Antoine Griezmann’s solitary strike earned Atletico Madrid a first win of the Liga season on Saturday as they defeated local rivals Rayo Vallecano 1-0.Atletico Madrid endured a frustrating evening against their rivals before the Frenchman’s intervention on the hour mark wrapped up the win for Simeone’s side.A Stefan Savic’s header from close range following a corner in the 63rd minute was expertly turned in by Griezmann.Angel Correa had Atletico’s best opportunity in the first half, but Rayo keeper Alberto Garcia did well to keep the Argentine’s effort out.La Liga Betting: Match-day 4 Stuart Heath – September 14, 2019 Despite it being very early into La Liga season, both Barcelona and Real Madrid have had unprecedented starts to their campaigns. With this in…Shortly afterward, the Wanda Metropolitano got its first taste of VAR as Diego Costa’s screams for handball was confirmed to be false by referee Jose Luis Gonzalez Gonzalez.Atletico will, however, be sweating on the fitness of fullback Juanfran, who hobbled off after half an hour with what the club described as a muscle problem.The win lifts the Europa League champions on to four points after two games, while Rayo is still without a point.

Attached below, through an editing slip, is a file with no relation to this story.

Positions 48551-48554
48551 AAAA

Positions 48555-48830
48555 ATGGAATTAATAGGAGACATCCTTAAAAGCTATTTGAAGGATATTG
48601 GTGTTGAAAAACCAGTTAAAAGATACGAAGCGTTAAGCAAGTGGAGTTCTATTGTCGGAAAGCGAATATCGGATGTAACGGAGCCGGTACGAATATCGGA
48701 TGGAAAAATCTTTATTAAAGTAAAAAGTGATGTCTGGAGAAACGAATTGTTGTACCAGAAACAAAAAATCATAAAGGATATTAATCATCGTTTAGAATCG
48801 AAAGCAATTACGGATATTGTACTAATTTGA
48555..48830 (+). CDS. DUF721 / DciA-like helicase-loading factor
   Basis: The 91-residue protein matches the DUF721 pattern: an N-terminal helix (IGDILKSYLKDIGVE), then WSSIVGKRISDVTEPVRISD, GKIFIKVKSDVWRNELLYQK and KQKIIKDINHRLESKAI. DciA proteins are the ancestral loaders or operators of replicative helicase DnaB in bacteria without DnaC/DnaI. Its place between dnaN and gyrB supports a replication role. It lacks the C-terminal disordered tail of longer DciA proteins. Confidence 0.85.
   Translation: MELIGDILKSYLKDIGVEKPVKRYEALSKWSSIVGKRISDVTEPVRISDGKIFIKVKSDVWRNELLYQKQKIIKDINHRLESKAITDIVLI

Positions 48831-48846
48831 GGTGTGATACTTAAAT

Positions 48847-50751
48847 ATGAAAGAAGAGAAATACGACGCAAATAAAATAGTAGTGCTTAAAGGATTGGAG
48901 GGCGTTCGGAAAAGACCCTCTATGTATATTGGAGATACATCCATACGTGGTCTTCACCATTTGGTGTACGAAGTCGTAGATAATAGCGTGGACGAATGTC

France midfielder Blaise Matuidi believes international teammate Kylian Mbappe has the kind of personality ‘every great player’ requires to fulfill their potential.Matuidi insists the Paris Saint-Germain star needs his great personality to become as successful as Cristiano Ronaldo, Lionel Messi, and Zlatan Ibrahimovic.Mbappe has become one of the best attacking players in the world over the past three years and was nominated for this year’s Ballon d’Or award, having lifted three domestic trophies at club level and the World Cup in Russia, earlier this summer.Matuidi believes the former AS Monaco youngster has the self-confidence and persona to become a true great in the game.Match Preview: Barcelona vs Valencia Boro Tanchev – September 14, 2019 Is derby time in La Liga, as Barcelona welcomes Valencia to the Camp Nou Stadium tonight at 21:00 (CET).“It is his personality. It’s the player he is,” Matuidi told a news conference, according to FourFourTwo.“He is a great player; he is very talented. Every great player has a great personality. I’ve known that with Zlatan. I see that with Cristiano. Messi is also like that.”“Kylian will be a great player. He is already. He is doing big things. It’s good; we need players like him. So, I encourage him to stay like that.”